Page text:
Animist Interfaces

Richard Lachman

Glorianna Davenport
Research Supervisor

The Animist Interface responds with characteristic behaviors or environmental ambience to information it gleans about a computational system. These behaviors extend the language of the computer and the awareness of the user.

Animist Agents are defined as agents who make visible their knowledge about the state of a computational system through an "animist interface."

For instance, an animist agent might exhibit levels of exhaustion as it drags in files from a far away server; another might belligerently challenge the user who tries to open an applet which the agent feels is untrustworthy; still another ambient agent makes the screen glow green if it felt in proximity to a virus.

"Animist Interface" explores the use of character and embodiement in computer interface. Computers are moving towards a more pro- active role in our lives, capable of suggesting, tracking, logging and creating more subtle messages than traditional interface tools (dialogue boxes, single-tone beeps, full-text descriptions, "General Error Type -11") can support. Through the use of a sort of avatar for the processes and decisions of the computer, we hope to create more meaningful, comfortable and efficient levels of human/computer interaction. This project will create several working prototypes that model this style of interaction. The emphasis will be on making all features of the computer-characters relevant to communication (rather than the "cute" animation-style of existing work in this field). The environment will be that of common applications and activities under Windows '95/NT.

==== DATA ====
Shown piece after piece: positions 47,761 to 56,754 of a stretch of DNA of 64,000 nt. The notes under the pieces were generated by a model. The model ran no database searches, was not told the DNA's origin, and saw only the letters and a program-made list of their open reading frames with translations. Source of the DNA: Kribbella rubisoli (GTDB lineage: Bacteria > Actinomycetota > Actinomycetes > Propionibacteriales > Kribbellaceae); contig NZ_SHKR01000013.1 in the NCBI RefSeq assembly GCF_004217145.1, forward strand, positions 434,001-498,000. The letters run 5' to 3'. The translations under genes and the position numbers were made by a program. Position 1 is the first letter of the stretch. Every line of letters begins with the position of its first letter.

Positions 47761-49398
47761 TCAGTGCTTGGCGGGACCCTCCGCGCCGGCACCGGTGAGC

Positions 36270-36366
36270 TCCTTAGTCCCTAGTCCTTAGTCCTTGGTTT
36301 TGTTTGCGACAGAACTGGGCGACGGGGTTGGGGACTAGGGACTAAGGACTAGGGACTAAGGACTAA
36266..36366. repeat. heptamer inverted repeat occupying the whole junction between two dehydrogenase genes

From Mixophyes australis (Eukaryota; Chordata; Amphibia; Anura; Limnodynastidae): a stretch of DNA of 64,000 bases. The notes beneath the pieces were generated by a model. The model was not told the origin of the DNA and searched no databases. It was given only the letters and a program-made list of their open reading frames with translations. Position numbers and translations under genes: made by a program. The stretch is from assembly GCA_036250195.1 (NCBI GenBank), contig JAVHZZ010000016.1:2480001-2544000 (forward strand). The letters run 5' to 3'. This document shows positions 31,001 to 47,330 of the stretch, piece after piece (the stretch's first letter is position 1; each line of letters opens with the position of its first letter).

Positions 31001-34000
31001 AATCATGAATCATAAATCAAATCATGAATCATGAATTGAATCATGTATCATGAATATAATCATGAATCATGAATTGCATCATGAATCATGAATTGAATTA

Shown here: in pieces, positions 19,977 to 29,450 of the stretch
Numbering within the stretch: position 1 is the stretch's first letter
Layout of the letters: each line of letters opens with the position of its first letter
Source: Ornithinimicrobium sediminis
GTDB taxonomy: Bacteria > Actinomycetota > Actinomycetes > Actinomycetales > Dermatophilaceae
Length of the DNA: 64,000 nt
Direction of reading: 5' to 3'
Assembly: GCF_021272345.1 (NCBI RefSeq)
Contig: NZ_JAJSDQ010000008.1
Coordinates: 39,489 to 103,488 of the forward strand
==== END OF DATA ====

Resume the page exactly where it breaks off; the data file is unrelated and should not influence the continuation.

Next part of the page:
Lachman R (1997).
Animist Interface: Experiments in Mapping Character Animation to Computer Interface
MIT MS Thesis.
Lachman R (1997).
Experiments in Mapping Character Animation to Computer Interface
IJCAI Workshop on Animated Interface Agents. Nagoya, Japan. August 1997
Lachman R (1997).
Maitre-D: A Site-Based Agent for Web-Page Recommendation."
IC Technical Report. January 1997.